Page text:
American governance won’t begin to inch forward until the political class faces basic facts.
In March the federal government created the most expensive new entitlement in four decades, even as the bond rating company Moody’s Investors Service warned that debt levels could soon precipitate a downgrade in U.S. Treasury bonds. The main opposition party fought the bill by decrying “cuts” to Medicare, and it has kept itself at arm’s length from one of the few politicians talking seriously about long-term reform.
Today may be terrible, but tomorrow is going to be much worse, at least as measured by such metrics as deficits, debt, and entitlement spending.
Surveying the fiscal wreckage at the end of 2009, BusinessWeek’s Joe Mysak found that the 50 states had cut their combined payrolls that year by a minuscule 0.25 percent. Mysak’s conclusion: “Politicians everywhere are talking about layoffs, of course. They have been talking about eliminating jobs, often in threatening tones, since at least January. As the numbers show, for most, it’s just talk.”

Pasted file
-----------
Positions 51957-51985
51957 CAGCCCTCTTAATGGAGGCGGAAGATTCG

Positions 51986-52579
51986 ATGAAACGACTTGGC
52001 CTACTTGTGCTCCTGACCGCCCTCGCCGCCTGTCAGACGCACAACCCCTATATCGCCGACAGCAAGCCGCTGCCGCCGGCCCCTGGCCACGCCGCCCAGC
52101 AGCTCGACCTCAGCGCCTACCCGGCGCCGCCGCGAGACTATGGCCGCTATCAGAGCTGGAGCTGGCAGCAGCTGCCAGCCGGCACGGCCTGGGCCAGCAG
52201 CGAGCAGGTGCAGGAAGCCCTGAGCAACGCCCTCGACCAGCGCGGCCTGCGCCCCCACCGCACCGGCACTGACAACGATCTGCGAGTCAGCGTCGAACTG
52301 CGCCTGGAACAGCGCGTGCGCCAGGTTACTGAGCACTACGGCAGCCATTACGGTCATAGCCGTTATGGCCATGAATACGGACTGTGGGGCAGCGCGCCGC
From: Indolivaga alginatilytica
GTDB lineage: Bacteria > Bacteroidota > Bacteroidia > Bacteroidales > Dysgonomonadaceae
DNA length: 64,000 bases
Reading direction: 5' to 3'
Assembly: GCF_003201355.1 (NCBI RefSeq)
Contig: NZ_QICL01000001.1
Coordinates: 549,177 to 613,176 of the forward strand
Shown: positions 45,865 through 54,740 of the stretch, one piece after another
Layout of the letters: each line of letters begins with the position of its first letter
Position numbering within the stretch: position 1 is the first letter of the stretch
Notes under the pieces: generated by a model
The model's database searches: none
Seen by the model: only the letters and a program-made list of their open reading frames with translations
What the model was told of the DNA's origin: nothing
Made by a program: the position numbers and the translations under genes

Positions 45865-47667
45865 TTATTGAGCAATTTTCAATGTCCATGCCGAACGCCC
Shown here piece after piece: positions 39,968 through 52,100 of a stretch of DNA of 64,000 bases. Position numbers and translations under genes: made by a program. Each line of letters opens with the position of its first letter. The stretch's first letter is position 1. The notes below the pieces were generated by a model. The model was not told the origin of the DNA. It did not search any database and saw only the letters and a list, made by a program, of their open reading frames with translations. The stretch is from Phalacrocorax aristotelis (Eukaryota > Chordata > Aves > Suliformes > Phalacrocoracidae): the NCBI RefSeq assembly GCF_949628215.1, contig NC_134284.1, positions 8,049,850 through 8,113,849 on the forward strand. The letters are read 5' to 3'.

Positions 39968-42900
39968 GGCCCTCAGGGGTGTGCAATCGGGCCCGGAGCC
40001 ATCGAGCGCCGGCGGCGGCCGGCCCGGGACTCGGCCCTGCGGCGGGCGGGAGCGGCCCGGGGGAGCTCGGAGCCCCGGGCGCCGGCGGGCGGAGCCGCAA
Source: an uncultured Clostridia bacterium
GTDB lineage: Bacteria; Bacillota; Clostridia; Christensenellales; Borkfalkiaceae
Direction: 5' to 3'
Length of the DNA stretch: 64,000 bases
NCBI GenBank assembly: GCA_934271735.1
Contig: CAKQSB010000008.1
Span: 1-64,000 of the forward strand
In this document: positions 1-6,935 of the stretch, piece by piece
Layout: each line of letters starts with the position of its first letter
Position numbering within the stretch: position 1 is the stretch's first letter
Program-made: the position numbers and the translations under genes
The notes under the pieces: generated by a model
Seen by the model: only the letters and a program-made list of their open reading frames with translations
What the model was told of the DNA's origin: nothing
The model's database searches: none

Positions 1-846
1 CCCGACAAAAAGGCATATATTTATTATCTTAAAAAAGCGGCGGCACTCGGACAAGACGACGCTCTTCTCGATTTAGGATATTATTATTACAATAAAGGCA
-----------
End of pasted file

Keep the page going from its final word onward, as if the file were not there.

Such talk has created a feedback loop in the media, where budget cut horror stories—which never mention how much state and local government spending skyrocketed in the years before the recession—mix seamlessly with editorial-page calls to spend still more money we don’t have on government jobs we can’t afford.
As long as there’s still one greater fool left willing to chase diminishing returns with more cash, politicians can keep putting off the day of reckoning. If they’re lucky, they’ll be long out of office when the gong strikes midnight. Unfortunately for most of us, we’ll still be here.